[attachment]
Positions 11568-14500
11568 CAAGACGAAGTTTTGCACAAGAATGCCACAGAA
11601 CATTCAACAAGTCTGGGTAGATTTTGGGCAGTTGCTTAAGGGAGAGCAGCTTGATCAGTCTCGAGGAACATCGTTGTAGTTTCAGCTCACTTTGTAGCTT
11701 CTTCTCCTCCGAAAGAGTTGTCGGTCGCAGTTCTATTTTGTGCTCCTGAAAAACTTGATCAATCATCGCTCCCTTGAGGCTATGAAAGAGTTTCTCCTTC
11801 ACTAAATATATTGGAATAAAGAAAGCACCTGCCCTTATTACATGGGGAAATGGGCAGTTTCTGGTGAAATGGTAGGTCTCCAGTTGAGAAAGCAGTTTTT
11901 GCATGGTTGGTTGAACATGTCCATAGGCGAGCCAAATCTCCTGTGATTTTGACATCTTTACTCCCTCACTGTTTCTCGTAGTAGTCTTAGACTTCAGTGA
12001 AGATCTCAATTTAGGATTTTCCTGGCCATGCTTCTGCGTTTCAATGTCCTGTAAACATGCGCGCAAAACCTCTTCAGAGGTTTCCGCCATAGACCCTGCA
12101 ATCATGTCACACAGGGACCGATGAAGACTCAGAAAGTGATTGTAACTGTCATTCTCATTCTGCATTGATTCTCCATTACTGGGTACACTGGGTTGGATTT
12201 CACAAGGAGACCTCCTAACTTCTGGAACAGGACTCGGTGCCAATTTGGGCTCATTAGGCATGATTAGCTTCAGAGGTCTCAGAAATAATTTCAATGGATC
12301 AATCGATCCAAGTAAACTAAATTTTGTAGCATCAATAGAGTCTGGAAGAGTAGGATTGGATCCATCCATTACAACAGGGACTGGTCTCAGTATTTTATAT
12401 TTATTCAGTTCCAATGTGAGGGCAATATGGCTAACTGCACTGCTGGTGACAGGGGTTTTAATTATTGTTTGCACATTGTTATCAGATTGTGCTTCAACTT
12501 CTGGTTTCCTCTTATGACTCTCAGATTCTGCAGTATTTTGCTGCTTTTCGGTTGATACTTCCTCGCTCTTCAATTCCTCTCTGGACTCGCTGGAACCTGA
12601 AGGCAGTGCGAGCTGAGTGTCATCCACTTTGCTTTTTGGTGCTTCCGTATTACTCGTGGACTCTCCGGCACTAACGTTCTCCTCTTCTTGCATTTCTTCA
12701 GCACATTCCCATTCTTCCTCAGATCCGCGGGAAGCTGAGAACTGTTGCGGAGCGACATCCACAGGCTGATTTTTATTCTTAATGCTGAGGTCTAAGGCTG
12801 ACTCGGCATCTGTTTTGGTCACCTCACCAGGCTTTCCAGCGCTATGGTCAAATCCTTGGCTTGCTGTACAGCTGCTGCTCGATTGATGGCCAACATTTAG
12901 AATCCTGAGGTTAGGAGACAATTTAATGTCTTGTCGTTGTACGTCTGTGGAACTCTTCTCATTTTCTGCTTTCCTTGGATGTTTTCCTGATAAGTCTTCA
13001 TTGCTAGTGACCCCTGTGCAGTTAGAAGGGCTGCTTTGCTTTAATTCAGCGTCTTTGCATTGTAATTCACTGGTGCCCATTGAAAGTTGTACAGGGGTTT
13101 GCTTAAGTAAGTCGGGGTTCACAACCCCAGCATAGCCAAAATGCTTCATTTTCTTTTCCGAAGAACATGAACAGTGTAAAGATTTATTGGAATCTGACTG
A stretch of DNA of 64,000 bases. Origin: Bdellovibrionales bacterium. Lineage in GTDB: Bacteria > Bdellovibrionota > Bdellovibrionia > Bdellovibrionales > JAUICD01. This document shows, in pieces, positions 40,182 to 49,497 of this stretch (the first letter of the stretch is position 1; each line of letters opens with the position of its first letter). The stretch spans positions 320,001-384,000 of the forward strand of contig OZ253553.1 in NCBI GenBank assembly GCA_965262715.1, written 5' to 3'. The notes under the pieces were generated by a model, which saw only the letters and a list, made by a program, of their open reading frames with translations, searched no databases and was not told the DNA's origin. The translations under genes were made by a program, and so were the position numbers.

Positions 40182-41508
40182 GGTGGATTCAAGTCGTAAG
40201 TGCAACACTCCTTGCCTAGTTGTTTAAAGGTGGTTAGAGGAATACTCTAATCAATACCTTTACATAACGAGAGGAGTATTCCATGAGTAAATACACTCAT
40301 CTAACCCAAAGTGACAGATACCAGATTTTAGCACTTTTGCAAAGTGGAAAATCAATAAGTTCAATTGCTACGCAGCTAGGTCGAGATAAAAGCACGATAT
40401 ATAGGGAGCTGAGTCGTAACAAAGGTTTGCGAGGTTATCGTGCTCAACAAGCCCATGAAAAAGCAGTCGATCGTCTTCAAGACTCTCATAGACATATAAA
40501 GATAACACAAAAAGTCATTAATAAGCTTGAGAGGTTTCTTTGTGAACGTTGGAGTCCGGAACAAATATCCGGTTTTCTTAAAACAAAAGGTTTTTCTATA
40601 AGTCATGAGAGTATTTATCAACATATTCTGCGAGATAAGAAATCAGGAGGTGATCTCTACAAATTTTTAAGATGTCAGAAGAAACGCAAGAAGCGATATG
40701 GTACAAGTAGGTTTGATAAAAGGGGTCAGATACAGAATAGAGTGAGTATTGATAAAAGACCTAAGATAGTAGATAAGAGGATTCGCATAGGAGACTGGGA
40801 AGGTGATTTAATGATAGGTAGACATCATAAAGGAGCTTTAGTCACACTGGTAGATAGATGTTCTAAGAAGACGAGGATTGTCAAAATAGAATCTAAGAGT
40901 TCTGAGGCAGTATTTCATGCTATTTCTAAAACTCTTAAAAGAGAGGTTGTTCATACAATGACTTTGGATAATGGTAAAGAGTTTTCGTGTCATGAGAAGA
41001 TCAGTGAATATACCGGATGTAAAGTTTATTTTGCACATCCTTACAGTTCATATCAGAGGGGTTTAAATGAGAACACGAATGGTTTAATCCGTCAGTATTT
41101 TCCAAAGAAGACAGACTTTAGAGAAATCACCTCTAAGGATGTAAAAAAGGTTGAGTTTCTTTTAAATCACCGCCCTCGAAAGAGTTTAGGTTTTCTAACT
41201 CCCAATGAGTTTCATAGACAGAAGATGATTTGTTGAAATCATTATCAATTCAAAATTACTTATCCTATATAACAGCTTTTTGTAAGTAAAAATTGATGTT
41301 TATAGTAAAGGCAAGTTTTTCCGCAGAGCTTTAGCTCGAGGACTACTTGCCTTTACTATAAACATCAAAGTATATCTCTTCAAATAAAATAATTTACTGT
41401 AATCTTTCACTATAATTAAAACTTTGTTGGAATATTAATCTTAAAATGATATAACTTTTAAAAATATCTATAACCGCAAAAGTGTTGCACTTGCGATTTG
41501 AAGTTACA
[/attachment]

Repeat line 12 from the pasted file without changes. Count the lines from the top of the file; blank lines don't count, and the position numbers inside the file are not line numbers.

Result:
12501 CTGGTTTCCTCTTATGACTCTCAGATTCTGCAGTATTTTGCTGCTTTTCGGTTGATACTTCCTCGCTCTTCAATTCCTCTCTGGACTCGCTGGAACCTGA